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May 19, 2009 9:53 PM   Subscribe

WordMacroFilter: So my new boss is great but he has some crazy grammar and wordsmithing quirks. I received a list (no joke) of the edits he wants to see of documents that come to his desk (use affect instead of impact, effect instead of impacts, etc). I'd like to create a Microsoft Word Macro that will automate the task.

I don't think that find and replace will work to just sub out the word. Instead, I'd like it to find all of the quirks and highlight them. I recorded a macro today (not coding, but by following me doing the find and highlight quirk by quirk), but it doesn't loop correctly when I run it and it's hard to update. I'm hoping that someone already has something like this or there is some commercial software. Thanks!
posted by roundrock to Work & Money (7 answers total) 3 users marked this as a favorite
 
I can't help you with Word, but I know for sure that OpenOffice.org Writer can do regular expression finds and find-alls, and it can open Word documents.

For example: to highlight all occurrences of the words "impacts", "impact", "spend" and "proactive", you'd open your document with Writer, choose Find and Replace from the Edit menu, click the More Options button to expose the Regular Expressions checkbox, and check it; then, in the Find box you'd type

impacts|impact|spend|proactive

and click Find All.

This would actually work quite well for you, since Writer's Find box is actually a dropdown menu that allows you to re-use recent search terms without having to type them all in again.
posted by flabdablet at 10:01 PM on May 19, 2009


Could you go into autocorrect and input the offending phrases and have them autocorrected to the words that you boss prefers? You can either have it auto-"correct" as you type or you can manually auto-"correct" all offending instances in the document once you're finished with it.
posted by porpoise at 10:44 PM on May 19, 2009


You may find The Batch Replacer useful. Unfortunately, it only does a single replacement at a time. I have an idea, though—I'll let you know…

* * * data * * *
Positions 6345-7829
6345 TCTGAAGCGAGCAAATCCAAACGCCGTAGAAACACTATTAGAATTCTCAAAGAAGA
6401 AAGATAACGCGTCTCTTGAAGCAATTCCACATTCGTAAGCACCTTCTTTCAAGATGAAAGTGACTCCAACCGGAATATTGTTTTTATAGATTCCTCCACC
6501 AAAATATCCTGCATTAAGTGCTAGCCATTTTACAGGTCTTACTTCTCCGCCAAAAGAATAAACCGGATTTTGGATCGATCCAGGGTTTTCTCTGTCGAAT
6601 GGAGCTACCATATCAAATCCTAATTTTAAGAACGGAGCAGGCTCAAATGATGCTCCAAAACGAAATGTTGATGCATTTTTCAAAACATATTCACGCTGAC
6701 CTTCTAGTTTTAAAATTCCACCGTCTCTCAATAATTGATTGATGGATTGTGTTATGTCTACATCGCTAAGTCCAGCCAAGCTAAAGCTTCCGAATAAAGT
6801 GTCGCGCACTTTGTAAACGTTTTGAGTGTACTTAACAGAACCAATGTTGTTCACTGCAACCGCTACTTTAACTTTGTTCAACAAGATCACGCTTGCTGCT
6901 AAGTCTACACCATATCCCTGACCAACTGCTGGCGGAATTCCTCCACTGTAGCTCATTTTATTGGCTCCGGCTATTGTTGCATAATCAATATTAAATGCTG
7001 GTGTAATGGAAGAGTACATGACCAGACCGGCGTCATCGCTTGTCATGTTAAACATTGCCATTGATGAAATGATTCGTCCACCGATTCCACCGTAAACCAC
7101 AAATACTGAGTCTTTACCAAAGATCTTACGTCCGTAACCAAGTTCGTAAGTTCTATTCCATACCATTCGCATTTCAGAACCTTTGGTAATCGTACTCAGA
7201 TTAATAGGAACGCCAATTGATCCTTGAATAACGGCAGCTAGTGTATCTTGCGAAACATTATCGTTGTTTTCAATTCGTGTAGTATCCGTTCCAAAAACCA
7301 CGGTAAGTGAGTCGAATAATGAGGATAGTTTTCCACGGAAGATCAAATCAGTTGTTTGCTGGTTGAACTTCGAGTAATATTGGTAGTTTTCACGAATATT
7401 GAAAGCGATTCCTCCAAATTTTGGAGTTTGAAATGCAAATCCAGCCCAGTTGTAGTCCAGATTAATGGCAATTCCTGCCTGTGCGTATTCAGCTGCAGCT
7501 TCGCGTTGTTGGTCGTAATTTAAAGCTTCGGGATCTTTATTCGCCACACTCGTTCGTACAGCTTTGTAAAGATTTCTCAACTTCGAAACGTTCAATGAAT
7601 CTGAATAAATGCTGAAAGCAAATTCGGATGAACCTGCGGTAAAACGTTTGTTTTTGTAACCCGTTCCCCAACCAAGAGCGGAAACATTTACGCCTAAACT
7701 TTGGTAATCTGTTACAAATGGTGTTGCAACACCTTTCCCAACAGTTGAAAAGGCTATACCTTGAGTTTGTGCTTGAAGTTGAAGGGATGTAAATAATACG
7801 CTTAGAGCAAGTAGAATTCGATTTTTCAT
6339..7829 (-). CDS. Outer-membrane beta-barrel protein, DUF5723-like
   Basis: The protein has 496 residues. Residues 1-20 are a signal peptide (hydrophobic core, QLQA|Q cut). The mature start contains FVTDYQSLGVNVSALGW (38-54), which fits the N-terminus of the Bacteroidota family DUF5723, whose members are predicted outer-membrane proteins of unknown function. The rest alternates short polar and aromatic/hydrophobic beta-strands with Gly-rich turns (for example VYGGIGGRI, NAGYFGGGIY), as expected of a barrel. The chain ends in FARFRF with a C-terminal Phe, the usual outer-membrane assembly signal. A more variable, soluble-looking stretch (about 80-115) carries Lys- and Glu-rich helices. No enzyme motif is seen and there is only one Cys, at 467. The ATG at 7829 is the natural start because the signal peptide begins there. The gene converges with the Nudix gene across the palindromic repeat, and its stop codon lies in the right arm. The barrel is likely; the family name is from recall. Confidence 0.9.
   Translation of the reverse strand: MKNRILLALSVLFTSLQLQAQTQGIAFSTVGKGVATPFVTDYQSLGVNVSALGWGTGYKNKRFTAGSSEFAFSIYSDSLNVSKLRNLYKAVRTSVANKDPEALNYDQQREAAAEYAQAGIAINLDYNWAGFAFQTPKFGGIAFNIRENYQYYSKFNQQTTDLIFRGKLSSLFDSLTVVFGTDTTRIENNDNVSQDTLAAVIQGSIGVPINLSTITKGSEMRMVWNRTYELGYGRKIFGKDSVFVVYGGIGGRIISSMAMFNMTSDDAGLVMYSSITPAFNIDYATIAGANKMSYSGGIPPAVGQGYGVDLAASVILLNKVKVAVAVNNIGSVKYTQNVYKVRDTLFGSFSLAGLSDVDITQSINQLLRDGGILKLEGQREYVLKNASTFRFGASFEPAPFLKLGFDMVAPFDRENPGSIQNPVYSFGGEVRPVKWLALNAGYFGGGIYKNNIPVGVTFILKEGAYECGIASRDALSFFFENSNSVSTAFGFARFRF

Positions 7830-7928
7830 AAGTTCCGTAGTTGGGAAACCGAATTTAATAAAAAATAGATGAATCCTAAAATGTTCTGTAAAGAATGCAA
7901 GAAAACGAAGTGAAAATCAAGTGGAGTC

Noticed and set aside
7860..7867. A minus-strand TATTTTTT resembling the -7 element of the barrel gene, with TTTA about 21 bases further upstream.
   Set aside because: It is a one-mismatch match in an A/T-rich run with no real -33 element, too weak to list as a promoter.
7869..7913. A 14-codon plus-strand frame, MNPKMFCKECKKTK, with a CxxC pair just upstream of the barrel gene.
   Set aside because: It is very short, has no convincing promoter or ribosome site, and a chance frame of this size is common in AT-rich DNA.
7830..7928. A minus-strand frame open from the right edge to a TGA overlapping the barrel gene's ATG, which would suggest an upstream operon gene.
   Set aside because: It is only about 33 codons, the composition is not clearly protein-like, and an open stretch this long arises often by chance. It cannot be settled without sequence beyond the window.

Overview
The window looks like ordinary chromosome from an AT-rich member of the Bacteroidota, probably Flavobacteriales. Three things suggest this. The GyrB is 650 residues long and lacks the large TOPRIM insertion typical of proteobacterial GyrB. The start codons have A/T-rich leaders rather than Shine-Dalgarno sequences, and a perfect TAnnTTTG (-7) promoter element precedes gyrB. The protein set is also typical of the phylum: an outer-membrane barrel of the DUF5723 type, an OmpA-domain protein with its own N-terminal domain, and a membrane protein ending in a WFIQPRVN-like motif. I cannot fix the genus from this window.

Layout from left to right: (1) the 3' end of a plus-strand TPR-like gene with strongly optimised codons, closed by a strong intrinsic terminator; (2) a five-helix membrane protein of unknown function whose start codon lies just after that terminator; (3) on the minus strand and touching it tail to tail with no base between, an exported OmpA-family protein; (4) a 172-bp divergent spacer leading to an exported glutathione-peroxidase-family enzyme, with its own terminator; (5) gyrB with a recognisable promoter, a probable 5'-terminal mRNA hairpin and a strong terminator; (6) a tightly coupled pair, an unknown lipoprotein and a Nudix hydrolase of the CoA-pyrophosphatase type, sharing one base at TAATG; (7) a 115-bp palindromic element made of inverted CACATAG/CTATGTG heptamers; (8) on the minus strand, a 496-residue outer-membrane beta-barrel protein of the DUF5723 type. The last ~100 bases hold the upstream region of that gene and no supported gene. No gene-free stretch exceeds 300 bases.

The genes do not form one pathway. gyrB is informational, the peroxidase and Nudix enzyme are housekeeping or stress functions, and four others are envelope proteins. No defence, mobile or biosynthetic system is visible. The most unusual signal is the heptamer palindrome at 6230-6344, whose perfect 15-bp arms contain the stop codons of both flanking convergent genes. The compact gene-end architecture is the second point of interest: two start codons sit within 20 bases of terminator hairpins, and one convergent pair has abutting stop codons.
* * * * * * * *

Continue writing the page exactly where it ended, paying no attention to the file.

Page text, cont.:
posted by koeselitz at 10:50 PM on May 19, 2009


I'm not sure what's wrong with find/replace, but anyway... there's a text file here which contains some VBA. If you create a text file listing the bad words one per line, and then modify the script to include the path and filename of that file, it'll loop through all the words in your doc and highlight any matches by turning them green. Is that the sort of thing you're after?
posted by pompomtom at 11:36 PM on May 19, 2009


You need Batch Replacer, they have a MS word plugin that will automate this for you in about 1 minute. The developer is responsive and the product is stable. One thing I have noticed though, when doing a batch of replacements - do not try to open up the same document that you are running a batch replacement in, bad mojo there.
posted by bigmusic at 1:58 AM on May 20, 2009


I'd just use autocorrect. Probably the simplest solution.
posted by jourman2 at 6:42 AM on May 20, 2009


Incidentally, if you internalize your boss's "crazy quirks," you'll probably come across as a better, more educated writer. At least, to many readers over 40.

You could just keep the sheet of paper up next to your computer until you've learned to use old skool words like affect and effect rather than biz-speak like "impacts."
posted by musofire at 6:43 AM on May 20, 2009 [2 favorites]


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